Radical Protestantism and its expectation that the presence of the Holy Spirit is evident in unusual phenomena, such as speaking in tongues, finds its adherents within Anglicanism from time to time. We have no need to repudiate this. After all, Julian of Norwich, for one, exhibited some fairly unusual behavior. Our tendency is to look for a natural cause for such phenomena, not because we do not believe God speaks to us in this way, but because we believe that God makes himself known and is known in the ordinary routine of life. The Carmelite mystic, Brother Lawrence (1605-1691), who came to know God in the kitchen, is someone whom we can appreciate more than Simon Stylites (c. 340-459) sitting on a pillar for forty years.
Taken too far, of course, this fondness for the ordinary can make us very dull. Unless we enter into the world of the left hand, we will end up like a theological Scrooge (a character typical of English literature). The mystery of the ordinary will be dismissed with a "bah" and a "humbug." There is a perversity within us to carry the metaphor along, which produced in Puritan times the town crier, wandering the streets of the village on the night of December 24, calling, "No Christmas tonight." It is not that we should reduce our transcendent to the ordinary routine. It is that for the sensible consciousness the extraordinary shines through the ordinary.
Thirdly, the consciousness of Anglicanism is dominantly feminine. In medieval times England was known as the "land of Mary." The devotions that developed about the Mother of Jesus have always found a receptive home in the British Isles. This should not be too surprising in a country which counts among its greatest monarchs several queens. There is something peculiarly compatible between a feminine consciousness — be it in a man or woman — and the Anglican outlook. This is another way of speaking of the sensibility of Anglicanism, but one that will lead to some distinguishing characteristics discussed later in this book.
We often speak of Anglican "comprehensiveness." If this is a way of making relativism palatable or a means of accommodating all shades of opinion with no regard for truth, then it needs to be rejected. If by comprehensive we mean the priority of a dialectic quest over precision and immediate closure, then we are speaking of the Anglican consciousness at its best. This sense of a community of thought as opposed to a well-defined, definitive position, is what is meant by a feminine consciousness. This is why Anglicanism has never been a confessional church, as in the case of Lutheranism and Presbyterianism. It is the reason that while Puritanism, Latitudinarianism, Evangelicalism, Ultramontanism, Modernism and American Protestantism (i.e., a kind of banal "practical religion") have all been embraced by some Anglicans, none of them have been capable of comprehending the Anglican experience. They are all ultimately out of place.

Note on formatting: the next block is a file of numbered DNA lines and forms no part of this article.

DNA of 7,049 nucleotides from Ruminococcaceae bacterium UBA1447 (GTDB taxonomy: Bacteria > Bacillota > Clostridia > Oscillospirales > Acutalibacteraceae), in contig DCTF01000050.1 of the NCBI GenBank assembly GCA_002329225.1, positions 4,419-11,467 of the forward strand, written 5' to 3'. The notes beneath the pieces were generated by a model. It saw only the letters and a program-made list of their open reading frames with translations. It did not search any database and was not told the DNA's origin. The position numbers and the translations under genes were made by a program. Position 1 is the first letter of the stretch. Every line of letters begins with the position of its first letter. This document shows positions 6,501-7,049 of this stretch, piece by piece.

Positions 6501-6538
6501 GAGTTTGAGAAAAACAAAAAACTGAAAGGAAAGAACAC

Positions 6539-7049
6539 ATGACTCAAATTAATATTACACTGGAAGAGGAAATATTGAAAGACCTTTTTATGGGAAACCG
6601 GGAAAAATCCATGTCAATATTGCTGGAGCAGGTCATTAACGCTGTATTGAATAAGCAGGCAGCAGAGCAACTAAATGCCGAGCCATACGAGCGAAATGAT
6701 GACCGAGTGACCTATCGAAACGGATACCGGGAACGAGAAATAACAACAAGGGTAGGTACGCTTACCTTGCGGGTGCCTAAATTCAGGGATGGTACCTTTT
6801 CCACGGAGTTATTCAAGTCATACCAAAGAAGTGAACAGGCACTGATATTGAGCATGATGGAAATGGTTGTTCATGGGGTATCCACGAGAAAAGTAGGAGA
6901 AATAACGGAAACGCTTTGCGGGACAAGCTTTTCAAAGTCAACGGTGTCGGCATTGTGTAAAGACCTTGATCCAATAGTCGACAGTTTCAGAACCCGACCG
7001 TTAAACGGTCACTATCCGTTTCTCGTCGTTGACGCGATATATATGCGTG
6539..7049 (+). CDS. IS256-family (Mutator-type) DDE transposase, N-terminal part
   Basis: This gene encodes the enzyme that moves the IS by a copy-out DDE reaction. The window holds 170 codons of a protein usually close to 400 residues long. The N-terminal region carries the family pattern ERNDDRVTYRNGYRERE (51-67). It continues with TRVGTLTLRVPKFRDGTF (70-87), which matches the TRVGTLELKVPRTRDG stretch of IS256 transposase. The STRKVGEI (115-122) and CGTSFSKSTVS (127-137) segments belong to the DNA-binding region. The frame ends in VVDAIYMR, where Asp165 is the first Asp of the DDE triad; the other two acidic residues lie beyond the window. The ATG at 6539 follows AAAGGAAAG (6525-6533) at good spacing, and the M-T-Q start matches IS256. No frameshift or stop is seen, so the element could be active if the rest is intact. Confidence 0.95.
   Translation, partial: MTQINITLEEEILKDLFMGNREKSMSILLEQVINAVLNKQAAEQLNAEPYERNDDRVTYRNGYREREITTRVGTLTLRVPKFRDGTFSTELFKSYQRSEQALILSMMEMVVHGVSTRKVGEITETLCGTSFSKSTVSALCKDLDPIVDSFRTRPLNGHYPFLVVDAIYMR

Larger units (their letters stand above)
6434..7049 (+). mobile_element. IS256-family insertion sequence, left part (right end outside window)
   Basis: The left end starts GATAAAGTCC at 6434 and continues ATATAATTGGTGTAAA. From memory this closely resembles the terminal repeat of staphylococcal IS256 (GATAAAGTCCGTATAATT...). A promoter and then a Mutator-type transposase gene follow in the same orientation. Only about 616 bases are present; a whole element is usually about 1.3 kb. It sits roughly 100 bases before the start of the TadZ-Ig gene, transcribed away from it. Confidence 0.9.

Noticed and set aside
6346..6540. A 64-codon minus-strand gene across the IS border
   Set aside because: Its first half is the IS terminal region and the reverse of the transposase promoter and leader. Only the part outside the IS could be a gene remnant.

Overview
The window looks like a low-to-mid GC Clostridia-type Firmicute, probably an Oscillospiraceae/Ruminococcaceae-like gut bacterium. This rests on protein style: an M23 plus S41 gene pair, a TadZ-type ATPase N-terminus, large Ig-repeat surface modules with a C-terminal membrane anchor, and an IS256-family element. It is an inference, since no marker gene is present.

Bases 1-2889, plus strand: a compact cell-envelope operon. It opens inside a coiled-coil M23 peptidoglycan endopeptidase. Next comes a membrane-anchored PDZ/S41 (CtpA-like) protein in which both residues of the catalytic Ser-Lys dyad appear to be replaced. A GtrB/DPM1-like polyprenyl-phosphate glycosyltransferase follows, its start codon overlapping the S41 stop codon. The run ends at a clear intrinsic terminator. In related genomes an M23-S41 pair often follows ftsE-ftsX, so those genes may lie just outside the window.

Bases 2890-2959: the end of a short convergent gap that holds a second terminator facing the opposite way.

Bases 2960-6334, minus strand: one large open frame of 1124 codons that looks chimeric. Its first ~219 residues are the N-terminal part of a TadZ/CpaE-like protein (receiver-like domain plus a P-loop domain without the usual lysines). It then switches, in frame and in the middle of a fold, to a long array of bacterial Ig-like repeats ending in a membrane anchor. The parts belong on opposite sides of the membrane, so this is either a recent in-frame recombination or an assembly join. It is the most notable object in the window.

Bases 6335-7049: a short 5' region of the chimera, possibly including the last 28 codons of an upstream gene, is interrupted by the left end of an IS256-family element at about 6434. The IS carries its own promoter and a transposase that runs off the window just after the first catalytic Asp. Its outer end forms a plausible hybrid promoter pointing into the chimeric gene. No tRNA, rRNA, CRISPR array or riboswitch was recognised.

A particular danger of the feminine religious consciousness is that it becomes dotty, what the dictionary defines as "amiably eccentric." In the 1980 movie "10," the role of the priest was obviously that of an Anglican. His insincere grin, his huge dog, the flatulent, ancient housekeeper, his inane conversation, the grossly lighted portrait of himself in vestments and his terrible music were all a caricature of the dotty Anglican. It is the same genre as the novels of Anthony Trollope.
Feminine consciousness possesses a darkness, as well as a light, and it is this which protects itself against amiable eccentricity. It is helpful to keep in mind that Mother of God was the person who held both the infant at Bethlehem and the crucified body of the dead Savior. The angels and demons inhabit the awareness of reality, and herein lies the ability to speak to people in the very depths of their souls. The Puritan Richard Baxter (1615-1691) reminded us that "Christ leads us through no darker rooms than he has gone before," and if we are not aware of those dark rooms we are missing the point. Julian put it this way. "For our sin is so foul and so horrible that our Lord in his courtesy will not reveal it to us except by the light of his mercy."
The form of our consciousness obviously shapes what we make of our experience. This initial chapter has far-reaching implications, therefore, for the rest of this book the reader needs to carry the awareness of this particular outlook with him or her as the exploration proceeds in the subsequent chapters. It will enable, explicitly or implicitly, much to come clear.
Excerpted from What is Anglicanism? by Urban T. Holmes III. Copyright © 1982 Jane Neighbors Holmes. Excerpted by permission of Church Publishing Incorporated.